Figure 8. Effect of the indenter modulus of elasticity on surface profile for a elastic-perfectly plastic material.
Another important factor for the contact profile is the contact force or the total displacement of the indenter. In the FE model, (depending on whether the application is displacement controlled or force controlled) the load is applied as the penetration of the indenter to the flat. Figure 9 shows the contact profile for 15 load steps from Δ/R = 0.0042 to Δ/R = 0.05 for set 1 used in the initial observations. All of the load steps presented in Figure 9 are larger than the critical load needed to initiate yield in the flat. It can be seen that profile piles-up independent of the loading.
Figure 9. Effect of loading (in 15 steps) on surface profile for elastic-perfectly plastic material.
The contact parameters for set two show a similar trend as set one's. Thus, the graphs are not shown here; however, the data from set two have been used in the model development, presented in the next section.
3. Model Development
In the proposed formulation, the contact has been divided into two phases: elastic and elastic-plastic regimes. The contact starts with the elastic regime for very small deformations and continues to the elastic-plastic regime. Eventually the elastic-plastic regime converges to the fully plastic regime for large deformations.
3.1. Elastic Regime
The elastic regime follows the Hertzian theory. In this phase, the deformation on each object is calculated as
where E is the effective modulus of elasticity
In the Hertzian theory, the contact curvature is approximated with a polynomial and the contact radius is calculated up to the first order accuracy as
in terms of the equivalent radius, which is given as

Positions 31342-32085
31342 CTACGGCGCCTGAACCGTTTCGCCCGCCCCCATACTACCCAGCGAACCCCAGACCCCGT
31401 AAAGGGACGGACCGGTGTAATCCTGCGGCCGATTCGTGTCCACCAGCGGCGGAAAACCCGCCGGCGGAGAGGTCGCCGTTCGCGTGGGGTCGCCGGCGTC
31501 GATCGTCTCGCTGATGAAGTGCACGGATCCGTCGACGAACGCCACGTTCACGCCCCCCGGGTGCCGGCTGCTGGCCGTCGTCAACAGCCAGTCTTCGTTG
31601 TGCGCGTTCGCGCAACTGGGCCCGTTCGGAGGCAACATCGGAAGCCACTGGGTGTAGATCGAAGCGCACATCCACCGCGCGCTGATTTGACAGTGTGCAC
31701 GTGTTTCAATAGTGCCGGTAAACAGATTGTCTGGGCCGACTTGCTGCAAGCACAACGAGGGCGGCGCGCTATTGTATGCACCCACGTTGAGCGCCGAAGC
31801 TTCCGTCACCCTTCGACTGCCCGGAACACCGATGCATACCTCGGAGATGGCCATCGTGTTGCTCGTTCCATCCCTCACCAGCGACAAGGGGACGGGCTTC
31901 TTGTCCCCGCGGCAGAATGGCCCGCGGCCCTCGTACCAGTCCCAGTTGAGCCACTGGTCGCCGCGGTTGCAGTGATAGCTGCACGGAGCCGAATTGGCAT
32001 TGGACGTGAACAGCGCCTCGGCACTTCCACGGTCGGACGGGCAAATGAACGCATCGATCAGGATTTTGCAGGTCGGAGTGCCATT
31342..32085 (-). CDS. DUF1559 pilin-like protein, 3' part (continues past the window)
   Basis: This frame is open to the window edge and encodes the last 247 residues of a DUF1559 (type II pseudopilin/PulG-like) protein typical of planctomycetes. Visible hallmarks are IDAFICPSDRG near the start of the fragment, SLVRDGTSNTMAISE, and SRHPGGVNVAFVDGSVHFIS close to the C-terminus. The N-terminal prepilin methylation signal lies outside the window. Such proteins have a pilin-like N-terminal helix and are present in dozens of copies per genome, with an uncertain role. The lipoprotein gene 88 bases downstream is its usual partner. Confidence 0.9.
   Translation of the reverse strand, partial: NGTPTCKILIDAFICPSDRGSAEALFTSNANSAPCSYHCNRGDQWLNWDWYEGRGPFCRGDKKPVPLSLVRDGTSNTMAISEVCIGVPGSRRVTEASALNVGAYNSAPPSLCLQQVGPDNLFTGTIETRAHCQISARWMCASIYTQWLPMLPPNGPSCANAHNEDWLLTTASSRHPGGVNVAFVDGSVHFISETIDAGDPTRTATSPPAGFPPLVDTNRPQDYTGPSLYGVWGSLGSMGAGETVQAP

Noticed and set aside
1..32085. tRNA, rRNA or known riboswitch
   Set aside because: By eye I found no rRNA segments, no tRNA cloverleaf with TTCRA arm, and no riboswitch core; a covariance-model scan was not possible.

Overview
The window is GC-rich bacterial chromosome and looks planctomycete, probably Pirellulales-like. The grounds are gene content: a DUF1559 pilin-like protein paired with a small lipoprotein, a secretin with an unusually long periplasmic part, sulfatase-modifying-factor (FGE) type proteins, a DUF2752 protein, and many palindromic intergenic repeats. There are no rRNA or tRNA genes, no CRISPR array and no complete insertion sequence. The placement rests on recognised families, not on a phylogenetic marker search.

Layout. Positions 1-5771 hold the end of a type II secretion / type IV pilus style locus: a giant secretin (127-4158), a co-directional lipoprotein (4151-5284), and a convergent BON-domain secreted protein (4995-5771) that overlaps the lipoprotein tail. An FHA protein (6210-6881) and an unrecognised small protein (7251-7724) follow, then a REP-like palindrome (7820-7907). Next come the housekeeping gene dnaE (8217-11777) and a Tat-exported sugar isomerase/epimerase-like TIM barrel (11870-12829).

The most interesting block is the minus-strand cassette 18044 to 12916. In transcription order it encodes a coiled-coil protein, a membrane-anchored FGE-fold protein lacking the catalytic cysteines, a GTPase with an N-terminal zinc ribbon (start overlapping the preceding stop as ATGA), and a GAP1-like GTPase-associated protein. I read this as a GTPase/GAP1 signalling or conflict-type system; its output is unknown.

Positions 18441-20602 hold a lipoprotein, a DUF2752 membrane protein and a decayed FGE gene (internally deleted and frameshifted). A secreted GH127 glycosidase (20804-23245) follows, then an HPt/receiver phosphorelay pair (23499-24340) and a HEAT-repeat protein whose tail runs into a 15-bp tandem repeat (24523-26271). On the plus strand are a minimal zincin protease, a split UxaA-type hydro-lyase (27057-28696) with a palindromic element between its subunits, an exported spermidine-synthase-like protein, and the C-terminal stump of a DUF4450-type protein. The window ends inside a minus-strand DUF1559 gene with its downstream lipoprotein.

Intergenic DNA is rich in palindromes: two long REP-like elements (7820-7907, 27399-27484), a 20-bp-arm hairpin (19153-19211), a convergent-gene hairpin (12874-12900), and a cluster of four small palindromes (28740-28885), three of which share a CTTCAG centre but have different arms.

The contact force for the elastic regime becomes
3.2. Elastic-Plastic Regime
For large deformations, plastic strains are present in the softer object (i.e., the object with the smaller yield strength). By definition, the elastic-plastic regime begins at the initiation of yield, which occures at some point beneath the contact surface. Following Johnson (1987), this critical point is calculated using the von Mises stress criterion, which gives the critical deformation for the onset of yield as:
where the material properties of the flat (as the more compliant material) are used, and Λ(ν) is solved from Johnson (1987):
Jackson and Green (2005) proposed an approximation for the solution of Eq. (10):
such that from Jackson and Green (2005) C is a fit to the numerical solution of Eq. (10)
Therefore, the elastic-plastic phase starts and continues for deformations Δ > Δc.
To develop a predictive formulation for the elastic-plastic regime, several governing conditions have been applied to the model development to ensure that continuity, boundary conditions, continuity of the first derivatives, and the physical meaning are preserved in the formulation. In the following, the model development for the flat's deformation ratio, , the real contact radius, a, and contact force, F are discussed. The formulations focus on two of the main effects that are neglected in almost all previous models: first, the effect of the bilinear strain hardening from elastic-perfectly plastic Et = 0 to fully elastic Et = Ef, and second, the elastic deformations on the indenter during contact.
The deformation ratio of the flat is defined as
Several assumption governing the form of this ratio are made. First, it is explicitly a function of the ratio of the elastic moduli Et/Ef and the non-dimensionalized deformation Δ/R. Second, it must satisfy a set of governing conditions that are defined in what follows. Other variables, such as the effective modulus of elasticity and Poisson ratio, are implicitly incorporated into the elastic limit and the large deformation limit, defined below. Under these assumptions, the functional form of the deformation ratio, in the most general case, is expressed as
Here, both ratios (Δ/R and Et/Ef) only exist on the intervals of [0,1]. The deformation ratio (Equation 14) must also satisfy the governing conditions (GCs) that are based on the results shown in Figures 3–6:
For small deformation ratios, the elastic solution must be recovered
Likewise, for a purely elastic material, the elastic solution must hold for all deformations
In GCs (I,II), is defined as the elastic limit of the deformation ratio, which is calculated via Equation (4).
For the large deformation limit, since the flat is assumed to have a bilinear material model, the solution for large deformations is assumed to be the same as an elastic material with the same elastic modulus as the system (Et = Ef)
Here, is defined as the deformation ratio at the large deformation limit, which can be estimated as